Well, that's not true, at least not on my system (XP, Python 2.3.3):
class C(object): def a():
print "static method a"
a = staticmethod(a)

C.__dict__['a']

<staticmethod object at 0x00AADD10>
[snipped] To repeat the same experiment, you should call
type(C).__getattribute__(C, 'a'). Note that in this case C *has* its own
__getattribute__ attribute (which is meant for instances of C, not C
itself).
C did not have its own __getattribute__ method. It inherited it
from object.

I still find this whole thing slightly ambiguous.
A class C is itself an object, an instance of 'type',
just as x = C() leads to x being an instance of class C.
But x.__getattribute__ and C.__getattribute__ return
different objects.
In fact you do this later, and it works. Hmm, at first glance
I'd expect what you do above to return an exception if passed C instead
of an instance of C (like any other well behaved method). I don't know
why that doesn't happen.


I would also have expected an exception. The strange thing, as I see
it, is that x.__getattribute__ and type(C).__getattribute__ both give
the correct result, but that C.__getattribute__ *almost* gives the
correct result, but stops at calling the __get__ function on the
desciptor object.

Anyway, now that you've kindly reminded me of the existance of getattr,
I'll not spend any more time trying to understand this.

Thanks,

Ruud

Jul 18 '05 #6

P: n/a
Ruud de Jong wrote:
Shalabh Chaturvedi schreef:
Ruud de Jong wrote:
I have the situation where I need to construct the name
of a static method, and then retrieve the corresponding
function from a class object.
If what you're trying to do is get C.a (where C is the class and a is
the name of the staticmethod) but all you have is the class C and a
string mname = "a", then just getattr(C, mname) should work. Generally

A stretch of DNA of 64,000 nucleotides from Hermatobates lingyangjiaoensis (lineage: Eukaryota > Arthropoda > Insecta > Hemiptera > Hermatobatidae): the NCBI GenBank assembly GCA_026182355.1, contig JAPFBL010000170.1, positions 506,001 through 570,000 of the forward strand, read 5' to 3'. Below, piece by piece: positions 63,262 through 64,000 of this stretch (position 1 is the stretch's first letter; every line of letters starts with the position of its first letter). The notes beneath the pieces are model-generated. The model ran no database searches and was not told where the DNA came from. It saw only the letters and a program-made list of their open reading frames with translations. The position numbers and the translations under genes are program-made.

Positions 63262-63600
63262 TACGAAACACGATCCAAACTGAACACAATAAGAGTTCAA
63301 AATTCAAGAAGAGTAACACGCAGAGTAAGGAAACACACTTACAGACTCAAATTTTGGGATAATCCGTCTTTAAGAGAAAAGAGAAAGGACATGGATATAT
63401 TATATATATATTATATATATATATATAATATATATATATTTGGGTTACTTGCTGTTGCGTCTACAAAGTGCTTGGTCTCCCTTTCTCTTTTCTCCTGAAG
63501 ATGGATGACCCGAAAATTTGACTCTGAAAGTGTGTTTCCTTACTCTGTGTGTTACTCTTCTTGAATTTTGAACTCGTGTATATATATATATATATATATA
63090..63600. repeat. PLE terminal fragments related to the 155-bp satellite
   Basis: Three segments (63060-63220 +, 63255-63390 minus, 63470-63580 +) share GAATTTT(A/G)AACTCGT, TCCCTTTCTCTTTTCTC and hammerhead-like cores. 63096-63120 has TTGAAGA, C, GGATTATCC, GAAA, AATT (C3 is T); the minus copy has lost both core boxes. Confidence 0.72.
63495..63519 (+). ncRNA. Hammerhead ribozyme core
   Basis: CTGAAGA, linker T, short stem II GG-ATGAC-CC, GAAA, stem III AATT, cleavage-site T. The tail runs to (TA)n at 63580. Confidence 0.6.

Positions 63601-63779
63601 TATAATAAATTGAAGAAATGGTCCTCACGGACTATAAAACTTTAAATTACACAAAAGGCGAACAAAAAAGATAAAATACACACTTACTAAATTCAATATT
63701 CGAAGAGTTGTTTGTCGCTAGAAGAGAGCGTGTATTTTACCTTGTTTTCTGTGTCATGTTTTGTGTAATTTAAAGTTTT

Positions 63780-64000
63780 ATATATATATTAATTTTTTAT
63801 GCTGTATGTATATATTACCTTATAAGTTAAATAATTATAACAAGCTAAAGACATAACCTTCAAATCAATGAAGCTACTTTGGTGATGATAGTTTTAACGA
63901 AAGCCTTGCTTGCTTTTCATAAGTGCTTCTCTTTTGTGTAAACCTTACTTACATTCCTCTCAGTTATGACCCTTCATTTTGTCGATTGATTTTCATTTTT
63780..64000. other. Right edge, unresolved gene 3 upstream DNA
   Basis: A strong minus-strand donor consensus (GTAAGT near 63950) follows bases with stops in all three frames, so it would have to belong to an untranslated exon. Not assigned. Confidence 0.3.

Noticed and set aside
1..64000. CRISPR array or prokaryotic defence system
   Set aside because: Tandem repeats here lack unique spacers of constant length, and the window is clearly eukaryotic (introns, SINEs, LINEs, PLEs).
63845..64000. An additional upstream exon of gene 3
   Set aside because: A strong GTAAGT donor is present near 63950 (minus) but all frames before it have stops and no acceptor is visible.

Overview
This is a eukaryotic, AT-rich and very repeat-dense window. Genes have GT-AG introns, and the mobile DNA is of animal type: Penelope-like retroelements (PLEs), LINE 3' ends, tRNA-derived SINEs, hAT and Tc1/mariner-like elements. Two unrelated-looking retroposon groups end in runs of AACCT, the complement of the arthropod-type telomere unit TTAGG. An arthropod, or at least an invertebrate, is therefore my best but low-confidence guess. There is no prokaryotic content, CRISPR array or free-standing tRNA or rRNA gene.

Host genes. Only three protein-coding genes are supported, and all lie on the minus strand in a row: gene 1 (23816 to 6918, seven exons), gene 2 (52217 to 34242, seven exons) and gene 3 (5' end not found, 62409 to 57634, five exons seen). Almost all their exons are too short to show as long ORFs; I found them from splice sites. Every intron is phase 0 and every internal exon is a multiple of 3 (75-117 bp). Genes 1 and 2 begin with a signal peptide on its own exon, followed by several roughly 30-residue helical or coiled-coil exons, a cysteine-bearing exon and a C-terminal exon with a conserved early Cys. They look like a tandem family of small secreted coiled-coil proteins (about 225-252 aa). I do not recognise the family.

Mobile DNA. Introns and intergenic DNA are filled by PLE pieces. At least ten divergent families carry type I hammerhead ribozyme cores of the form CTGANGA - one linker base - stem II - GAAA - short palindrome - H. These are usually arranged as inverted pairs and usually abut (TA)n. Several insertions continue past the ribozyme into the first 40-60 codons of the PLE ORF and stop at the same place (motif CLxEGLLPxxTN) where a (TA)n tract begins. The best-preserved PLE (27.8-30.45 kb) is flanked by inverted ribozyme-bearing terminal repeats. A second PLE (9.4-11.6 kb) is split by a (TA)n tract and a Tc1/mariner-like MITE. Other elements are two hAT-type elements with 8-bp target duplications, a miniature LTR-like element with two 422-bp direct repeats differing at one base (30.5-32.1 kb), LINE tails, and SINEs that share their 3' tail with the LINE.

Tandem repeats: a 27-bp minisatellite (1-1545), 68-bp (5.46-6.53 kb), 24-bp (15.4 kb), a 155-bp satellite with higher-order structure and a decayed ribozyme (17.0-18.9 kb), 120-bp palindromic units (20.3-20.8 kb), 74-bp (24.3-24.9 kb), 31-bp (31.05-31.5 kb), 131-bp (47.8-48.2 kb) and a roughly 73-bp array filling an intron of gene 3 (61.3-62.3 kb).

this works for any attribute access where you have the attribute name
in another variable.

Erh, hmm, rrriight... Built-in functions. <blush/>
Completely forgot about that one -- too focussed
on trying to do everything with object methods and such.
I really need to pay more attention to those built-in functions.

Well, that solves my immediate problem.
I knew there had to be a simple solution :-)

Another way to get the naked function, which also works for
classmethods, is to do C.__dict__['a']. See comments below that
explain what you see.

Well, that's not true, at least not on my system (XP, Python 2.3.3):
>>> class C(object): def a():
print "static method a"
a = staticmethod(a)

>>> C.__dict__['a'] <staticmethod object at 0x00AADD10>
> [snipped]


Sorry, my mistake. In fact it doesn't work for even classmethods. Only
for functions.
To repeat the same experiment, you should call
type(C).__getattribute__(C, 'a'). Note that in this case C *has* its
own __getattribute__ attribute (which is meant for instances of C, not
C itself).

C did not have its own __getattribute__ method. It inherited it
from object.


True. Left out a little bit of information there (for brevity).
I still find this whole thing slightly ambiguous.
A class C is itself an object, an instance of 'type',
just as x = C() leads to x being an instance of class C.
But x.__getattribute__ and C.__getattribute__ return
different objects.
Only if you didn't first do x.__getattribute___ = None <wink>. then
x.__getattribute__ doesn't even return anything. x.__getattribute__ is
never meant to be called. It is only called on /type/ objects. If you
want to get an attribute on obj, you call __getattribute__ on type(obj).
(Well that's what Python does, you can just use getattr(obj, 'attr')).
In fact you do this later, and it works. Hmm, at first glance I'd
expect what you do above to return an exception if passed C instead of
an instance of C (like any other well behaved method). I don't know
why that doesn't happen.

I would also have expected an exception. The strange thing, as I see
it, is that x.__getattribute__ and type(C).__getattribute__ both give
the correct result, but that C.__getattribute__ *almost* gives the
correct result, but stops at calling the __get__ function on the
desciptor object.


What C.__getattribute__ doesn't do (maybe it should?) is to check that
the first argument is an instance of C, or at least an instance of
object. I'm just guessing here, but if it continues with the default
mechanism of __getattribute__, it is going to get the staticmethod object.

Anyway, now that you've kindly reminded me of the existance of getattr,
I'll not spend any more time trying to understand this.

Thanks,

Ruud


Jul 18 '05 #7